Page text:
*) Energy is important. It must, as said before, flow from shoulder to elbows to hands up until the finger tips. For abhinaya the energy again depends on the feel of the item and for nritta it depends on the adavus itself.

*) Focus- In theater, actors are trained with many exercises to practice focus while acting. Focus in Abhinaya plays a vital role in capturing the attention of the audience and also helps the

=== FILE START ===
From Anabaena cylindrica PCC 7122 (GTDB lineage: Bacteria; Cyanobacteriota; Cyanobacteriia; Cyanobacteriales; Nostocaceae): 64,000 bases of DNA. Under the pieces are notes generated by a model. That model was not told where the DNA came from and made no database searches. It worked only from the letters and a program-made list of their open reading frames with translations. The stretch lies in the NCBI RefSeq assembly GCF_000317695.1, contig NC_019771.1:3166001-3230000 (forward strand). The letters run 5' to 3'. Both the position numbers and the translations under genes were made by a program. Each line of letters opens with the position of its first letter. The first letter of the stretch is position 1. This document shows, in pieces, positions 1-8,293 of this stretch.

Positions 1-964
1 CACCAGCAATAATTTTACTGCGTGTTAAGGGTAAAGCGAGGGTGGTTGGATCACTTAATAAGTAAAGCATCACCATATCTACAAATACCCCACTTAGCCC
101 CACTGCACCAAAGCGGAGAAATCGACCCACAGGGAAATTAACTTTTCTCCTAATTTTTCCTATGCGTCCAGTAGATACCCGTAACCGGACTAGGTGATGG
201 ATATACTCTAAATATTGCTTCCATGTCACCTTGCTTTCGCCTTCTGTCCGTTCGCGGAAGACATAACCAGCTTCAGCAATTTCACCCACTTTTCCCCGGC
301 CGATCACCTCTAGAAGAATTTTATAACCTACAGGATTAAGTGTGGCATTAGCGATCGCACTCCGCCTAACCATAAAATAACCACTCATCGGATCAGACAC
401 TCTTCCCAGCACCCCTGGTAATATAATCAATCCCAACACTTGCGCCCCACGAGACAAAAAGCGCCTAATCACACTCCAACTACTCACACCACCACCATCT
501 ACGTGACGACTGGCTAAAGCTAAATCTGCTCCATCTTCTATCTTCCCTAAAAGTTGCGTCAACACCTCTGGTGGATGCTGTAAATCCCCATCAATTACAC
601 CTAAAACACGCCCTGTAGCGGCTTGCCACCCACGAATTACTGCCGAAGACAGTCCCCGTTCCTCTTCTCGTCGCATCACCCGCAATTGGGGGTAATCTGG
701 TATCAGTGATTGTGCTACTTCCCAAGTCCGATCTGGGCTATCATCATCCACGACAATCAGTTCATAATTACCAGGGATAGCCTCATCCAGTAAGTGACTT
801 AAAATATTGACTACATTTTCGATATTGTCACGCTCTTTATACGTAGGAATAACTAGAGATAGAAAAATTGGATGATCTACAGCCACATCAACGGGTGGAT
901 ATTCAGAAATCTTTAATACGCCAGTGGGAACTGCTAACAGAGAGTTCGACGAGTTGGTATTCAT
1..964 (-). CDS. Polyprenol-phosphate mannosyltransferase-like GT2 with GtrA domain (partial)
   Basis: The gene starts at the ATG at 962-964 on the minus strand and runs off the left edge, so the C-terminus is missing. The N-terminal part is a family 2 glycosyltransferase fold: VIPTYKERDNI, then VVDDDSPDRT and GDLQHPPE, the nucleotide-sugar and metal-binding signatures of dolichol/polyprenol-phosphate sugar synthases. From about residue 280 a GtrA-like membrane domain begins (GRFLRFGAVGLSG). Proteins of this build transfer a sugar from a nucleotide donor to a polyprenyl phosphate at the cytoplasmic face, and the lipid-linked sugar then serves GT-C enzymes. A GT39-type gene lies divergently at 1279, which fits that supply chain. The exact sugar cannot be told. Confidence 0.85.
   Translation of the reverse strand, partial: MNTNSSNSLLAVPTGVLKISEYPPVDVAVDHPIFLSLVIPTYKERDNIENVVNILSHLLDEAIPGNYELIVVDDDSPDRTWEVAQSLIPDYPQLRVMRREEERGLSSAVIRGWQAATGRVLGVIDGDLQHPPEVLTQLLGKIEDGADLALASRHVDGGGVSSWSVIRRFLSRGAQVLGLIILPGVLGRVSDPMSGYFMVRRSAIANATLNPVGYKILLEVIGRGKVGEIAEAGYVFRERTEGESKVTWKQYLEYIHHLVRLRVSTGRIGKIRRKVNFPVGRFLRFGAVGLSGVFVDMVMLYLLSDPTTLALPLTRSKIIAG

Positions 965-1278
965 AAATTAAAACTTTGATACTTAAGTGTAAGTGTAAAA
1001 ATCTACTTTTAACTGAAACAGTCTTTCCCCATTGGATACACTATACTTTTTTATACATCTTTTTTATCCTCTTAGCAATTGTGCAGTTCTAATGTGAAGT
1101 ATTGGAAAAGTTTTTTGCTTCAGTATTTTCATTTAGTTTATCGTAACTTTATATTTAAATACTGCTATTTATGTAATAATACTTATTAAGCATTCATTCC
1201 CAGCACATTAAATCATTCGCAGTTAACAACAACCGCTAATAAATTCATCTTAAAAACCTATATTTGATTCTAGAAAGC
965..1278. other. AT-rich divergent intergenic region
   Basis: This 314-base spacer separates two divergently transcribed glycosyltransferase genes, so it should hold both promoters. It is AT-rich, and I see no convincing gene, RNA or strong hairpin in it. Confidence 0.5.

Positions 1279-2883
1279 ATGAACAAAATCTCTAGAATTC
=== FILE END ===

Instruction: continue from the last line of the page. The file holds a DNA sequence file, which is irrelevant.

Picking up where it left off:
dancer to involve in the character better. For instance- If one has to call a person through dance, He/She stretches his/her hand and waves Pataaka Hasta pointing in the direction of the person to be called towards oneself. Here, this movement loses its meaning if the dancer looks away from the person to be called even while using the same hand movement. Another use of focus can be explained through the example portraying the character of “Shakuni.” It is very often seen that the dancer focuses at one point in the audience to make the expression of “scheming” more effective. Hence, usage of hastas with the right focus makes the presentation effective. Focus in a character:(https://www.youtube.com/watch?v=L5flkIT13G0&feature=youtu.be) Thus, Hastas are powerful instruments of communication and can be used very effectively to bring out vivid pictures and images that can make a lasting impression. So while it is important to practice hastas to “perfection,” it mustn’t stop there. It must go beyond perfection, and incorporate subtle undercurrents of the underlying feeling, context, intention of the sahithya, characters being portrayed and their emotions and situations, and anything that can make the portrayal as visually clear, communicative and effective as possible.